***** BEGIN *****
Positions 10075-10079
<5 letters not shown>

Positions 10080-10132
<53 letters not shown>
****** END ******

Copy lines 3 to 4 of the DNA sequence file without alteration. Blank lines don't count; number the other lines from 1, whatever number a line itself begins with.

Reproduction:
Positions 10080-10132
<53 letters not shown>